As a planner, I guess I’m kind of used to making my way through the world of futurists and prognosticators; it’s basically a part of the job description. After awhile you start to develop a fairly discerning eye. And, yet, the heady stuff I was hearing at this morning’s SXSW interactive session on THE SINGULARITY: Humanity’s Huge Techo Challenge, really surprised me for its depth and clarity of thinking.
If you’re like me and were apparently sleeping under a rock when the recent TIME Magazine article came out, The Singularity refers to a time when the rate of technological change becomes so fast that it becomes hard to tell what the implications will be for everyday life, family, medicine, and so on. It simply gets to a point where it’s beyond our ability to predict. The term has also been broadly used to refer to a time when humans and technologies get closer and closer together. Some of the Google folks are apparently way into this, as are several of the movers and shakers of Silicon Valley. I’m not quite sure how I feel about it yet, but in terms of the conceptual stuff it’s absolutely mind-blowing.
Anyway, if it all sounds a bit freaky, well, it’s already happening. From the technology side, think about IBM’s Watson and various forms of artificial intelligence (AI), which every day are evolving from being glorified search engines toward having a more contextually-based ability to “think” more like us humans (though they are not necessary ‘intelligent’, per se). And then, from the other side, think about how people are now wearing technology-enabled clothing and, in some cases, having technologies implanted in their bodies, either as an aid to physical deficiencies or to enhance our human abilities. It all seems to be coming together.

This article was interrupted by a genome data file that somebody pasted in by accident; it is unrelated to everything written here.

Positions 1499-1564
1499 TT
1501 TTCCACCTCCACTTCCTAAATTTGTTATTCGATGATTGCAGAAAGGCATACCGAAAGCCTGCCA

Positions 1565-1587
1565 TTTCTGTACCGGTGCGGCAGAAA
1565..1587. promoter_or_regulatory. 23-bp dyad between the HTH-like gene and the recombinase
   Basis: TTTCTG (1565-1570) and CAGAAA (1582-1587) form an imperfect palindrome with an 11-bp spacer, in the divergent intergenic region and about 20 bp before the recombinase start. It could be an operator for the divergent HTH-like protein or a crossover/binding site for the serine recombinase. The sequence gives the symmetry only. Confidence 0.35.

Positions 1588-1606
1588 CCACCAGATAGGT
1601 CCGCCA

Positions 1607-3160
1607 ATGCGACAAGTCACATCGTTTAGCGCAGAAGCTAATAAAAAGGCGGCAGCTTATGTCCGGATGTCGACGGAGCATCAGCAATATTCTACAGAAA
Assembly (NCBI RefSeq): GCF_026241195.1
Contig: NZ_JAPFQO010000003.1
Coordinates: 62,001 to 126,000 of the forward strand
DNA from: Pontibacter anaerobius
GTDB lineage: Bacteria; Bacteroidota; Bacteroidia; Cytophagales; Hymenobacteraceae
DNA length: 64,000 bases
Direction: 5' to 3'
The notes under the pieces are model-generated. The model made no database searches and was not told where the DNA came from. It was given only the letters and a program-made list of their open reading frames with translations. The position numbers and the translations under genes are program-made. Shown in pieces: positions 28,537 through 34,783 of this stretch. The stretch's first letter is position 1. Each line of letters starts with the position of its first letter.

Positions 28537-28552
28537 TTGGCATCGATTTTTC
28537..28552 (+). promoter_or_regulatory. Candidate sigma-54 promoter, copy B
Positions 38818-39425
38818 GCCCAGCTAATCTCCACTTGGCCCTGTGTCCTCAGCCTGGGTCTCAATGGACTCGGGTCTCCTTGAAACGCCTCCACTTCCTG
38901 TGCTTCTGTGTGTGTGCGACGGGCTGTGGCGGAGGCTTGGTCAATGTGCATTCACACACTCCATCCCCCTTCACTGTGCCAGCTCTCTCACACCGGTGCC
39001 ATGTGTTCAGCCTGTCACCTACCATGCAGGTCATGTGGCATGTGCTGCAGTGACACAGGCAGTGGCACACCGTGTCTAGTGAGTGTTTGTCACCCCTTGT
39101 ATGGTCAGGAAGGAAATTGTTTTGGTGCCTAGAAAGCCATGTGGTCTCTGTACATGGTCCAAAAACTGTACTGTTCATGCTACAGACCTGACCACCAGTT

As the presenters indicated during the session, one way we have to think about this is in terms of the opportunities The Singularity — and AI in particular — presents for us, as a human race. It can potentially help us think through solutions to humanity’s greatest challenges: how to eradicate poverty, how to end disease & extend life, how to end war, and so on. Man + machine working together in new ways — extending each others’ reach while perhaps making up for each others’ deficiencies. Better together, like peanut butter and chocolate. Well, that’s the idea anyway.
So, what to do with all this? For starters, we all need to be relentlessly aware of this human-tech phenomenon as we move through the current, temporarily clunky period of time (til 2030-ish?), before we eventually go through the inevitable waves of humans + technologies REALLY start to connect. More than ever, I think we also need to stay attuned to the qualities that make us truly human, distinct from the technological tools and enabling devices we use. For some people, maybe that means they’ll choose to unplug now & then. For others, maybe it means experimenting with lots of different technologies and just checking out how each feels. In each case, maybe ask: where do I end and where does the technology begin? After all, as time goes on, it may get more difficult to tell.
Hang on to your smartphones, boys and girls! Seems like it’s going to be quite a ride!